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Miners on the verge of breaking out of a multi-year base...again

Commentaries & Views

Heading into 2020, as the price of gold was seemingly in the process of creating a new floor at $1550, I was expecting a break-out in the GDX above the $31-$32 level from a nearly 7-year base. Both the miners and silver were leading the safe-haven metal into the new year. This has historically been something which consistently needs to take place for a healthy bull market to continue in the gold complex.

Just seven weeks later, the global miner ETF teased investors yet again as the $31 level was indeed breached, but then reversed lower as it did nearly four years ago in August of 2016. The GDX has yet to print a weekly close above $31 since March of 2013, when the price of gold futures was trading $200 lower than yesterday’s close.

In hindsight, gold stocks were beginning to factor in the ramifications of global government responses to the coming COVID-19 pandemic while at that time, China was in the process of locking down major cities. Once the miners and silver reversed course and began leading the gold price lower in late February, the die was cast for the false move down in the gold complex, as cash became king during the panic that ensued in the entire global marketplace.

I have been intimately following and trading the gold complex for the past 18 years. Before this tiny sector is about to embark on a major up-leg, there is usually a false move lower to induce as many participants to sell out of his/her positions before moving sharply higher. After this false move in the opposite direction occurs, the sector inevitably breaks out to the upside with fewer early riders participating during the next bull move.

Once caught completely out of position by panic selling at or near the lows, investors are shell-shocked. As the sector quickly begins to create a “V” shaped bottom, most miss getting back into the sector until after the shares they sold are trading at much higher prices. This is exactly what has been taking place over the past few weeks, when I mentioned the recent “bear trap” that had occurred during peak crisis in the marketplace into mid-March.

The GDX went from a false breakout above $31, to a false breakdown to $16, then back to knocking on the door of a breakout again in just eight weeks. This whipsaw action is basically what took place in the ETF during the financial crisis in 2008-2009, but the time frame was over a year in duration!

However, silver and the juniors have remained in a bear market since 2013. Although we have seen more than a few success stories in the junior space, most are trading as if the gold price were still below $1400. Once the bear trap induced all the weaker hands to sell juniors which consume capital, as opposed to miners with cash-flow, many of the best in breed junior developers and explorers have yet to catch up to where they were trading before the breakdown.

The gold price is already trading at all-time highs in every major currency except for the world’s reserve currency. With both the Canadian and Australian dollar gold price above $2500, lower-grade, large bulk tonnage deposits located in both of these countries are now economic as the market prices in a new floor at US$1550.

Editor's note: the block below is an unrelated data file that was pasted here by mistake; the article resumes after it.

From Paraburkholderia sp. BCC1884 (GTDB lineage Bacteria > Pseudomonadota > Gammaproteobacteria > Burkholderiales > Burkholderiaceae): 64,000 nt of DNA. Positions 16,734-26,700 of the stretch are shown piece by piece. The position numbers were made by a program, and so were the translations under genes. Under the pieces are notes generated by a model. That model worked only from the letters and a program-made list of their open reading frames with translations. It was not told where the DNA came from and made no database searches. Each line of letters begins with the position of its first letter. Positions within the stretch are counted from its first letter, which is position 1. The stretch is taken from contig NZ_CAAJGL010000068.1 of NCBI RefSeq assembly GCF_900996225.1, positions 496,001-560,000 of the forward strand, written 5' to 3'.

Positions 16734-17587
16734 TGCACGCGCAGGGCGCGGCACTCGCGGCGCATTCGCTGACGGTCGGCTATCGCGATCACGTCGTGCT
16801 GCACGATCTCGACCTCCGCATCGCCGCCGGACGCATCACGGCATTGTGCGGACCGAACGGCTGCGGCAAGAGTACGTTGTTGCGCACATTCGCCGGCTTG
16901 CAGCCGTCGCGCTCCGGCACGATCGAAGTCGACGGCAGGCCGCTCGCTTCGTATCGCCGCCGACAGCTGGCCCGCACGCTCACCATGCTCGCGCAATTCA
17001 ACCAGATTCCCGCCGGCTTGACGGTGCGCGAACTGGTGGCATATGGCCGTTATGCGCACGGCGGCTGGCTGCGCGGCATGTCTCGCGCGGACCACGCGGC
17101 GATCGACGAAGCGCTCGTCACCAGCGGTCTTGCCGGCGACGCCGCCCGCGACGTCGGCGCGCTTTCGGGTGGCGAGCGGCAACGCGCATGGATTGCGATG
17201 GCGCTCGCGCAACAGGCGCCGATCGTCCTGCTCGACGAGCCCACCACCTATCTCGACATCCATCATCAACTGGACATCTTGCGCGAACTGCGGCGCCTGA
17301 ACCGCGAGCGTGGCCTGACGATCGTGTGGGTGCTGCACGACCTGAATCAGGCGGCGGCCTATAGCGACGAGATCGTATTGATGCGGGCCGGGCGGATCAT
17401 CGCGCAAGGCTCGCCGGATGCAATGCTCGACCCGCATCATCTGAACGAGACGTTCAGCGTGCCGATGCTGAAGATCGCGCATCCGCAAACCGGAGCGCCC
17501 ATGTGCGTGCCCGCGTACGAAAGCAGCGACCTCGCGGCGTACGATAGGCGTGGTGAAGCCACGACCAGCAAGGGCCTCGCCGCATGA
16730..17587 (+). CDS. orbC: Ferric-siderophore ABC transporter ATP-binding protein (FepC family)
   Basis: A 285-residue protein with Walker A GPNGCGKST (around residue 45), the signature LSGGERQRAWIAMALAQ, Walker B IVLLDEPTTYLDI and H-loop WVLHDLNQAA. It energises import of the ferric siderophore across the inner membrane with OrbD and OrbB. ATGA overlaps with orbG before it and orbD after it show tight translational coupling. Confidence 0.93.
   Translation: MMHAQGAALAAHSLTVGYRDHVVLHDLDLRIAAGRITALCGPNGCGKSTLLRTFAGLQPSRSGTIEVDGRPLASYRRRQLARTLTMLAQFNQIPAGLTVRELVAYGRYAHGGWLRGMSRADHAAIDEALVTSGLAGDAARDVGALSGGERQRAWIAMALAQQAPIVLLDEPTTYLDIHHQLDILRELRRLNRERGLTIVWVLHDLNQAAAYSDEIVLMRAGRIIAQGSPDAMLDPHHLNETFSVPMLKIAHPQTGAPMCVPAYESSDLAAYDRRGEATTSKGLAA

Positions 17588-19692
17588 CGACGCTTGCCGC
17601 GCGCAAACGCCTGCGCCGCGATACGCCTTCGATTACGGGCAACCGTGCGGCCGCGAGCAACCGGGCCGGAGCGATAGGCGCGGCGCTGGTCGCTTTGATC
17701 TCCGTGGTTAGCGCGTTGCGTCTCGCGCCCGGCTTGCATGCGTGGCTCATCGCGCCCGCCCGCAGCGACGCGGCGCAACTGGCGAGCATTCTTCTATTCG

Both miners and developers who control large deposits in these countries are poised to benefit from significantly lower local currencies and decade low energy prices. Fuel is a key operating cost for miners, as it is needed to run the giant machines that drill and process massive volumes of ore.

With the Federal Reserve now going down the Modern Monetary Theory (MMT) road, which will ultimately lead to stagflation, gold stocks are beginning to spark the interest of investors. Once the GDX breaks out of this huge 7-year base, the discrepancy in valuation between the larger companies and the smaller juniors will become more apparent.

With the major miners and royalty firms having out-performed both silver and the juniors during this "V" bottom recovery thus far, I expect both to catch up soon on their way to eventually outperforming big cap gold stocks as they have done so during previous up-legs.

Once the impending GDX breakout takes place, generalist capital and momentum players will come flooding into this tiny sector. History has shown it is best to be positioned properly in quality juniors before an impending breakout takes place to take full advantage of this scenario. 

Now that industry leaders Barrick Gold Corp. (GOLD) and Newmont Corp. (NEM) have broken out ahead of the sector, researching undervalued junior options to invest before the coming breakout in the GDX is highly recommended.

Once the sector breakout is confirmed with a weekly close above $32 in the global miner ETF, many of the higher-risk juniors will begin to catch-up quickly as investors seek value down the gold stock food chain. I have been accumulating entry positions in quality juniors over the past few weeks. If you would like to receive my research, newsletter, portfolio, and trade alerts, please click here for instant access.
Disclaimer: The views expressed in this article are those of the author and may not reflect those of Kitco Metals Inc. The author has made every effort to ensure accuracy of information provided; however, neither Kitco Metals Inc. nor the author can guarantee such accuracy. This article is strictly for informational purposes only. It is not a solicitation to make any exchange in commodities, securities or other financial instruments. Kitco Metals Inc. and the author of this article do not accept culpability for losses and/ or damages arising from the use of this publication.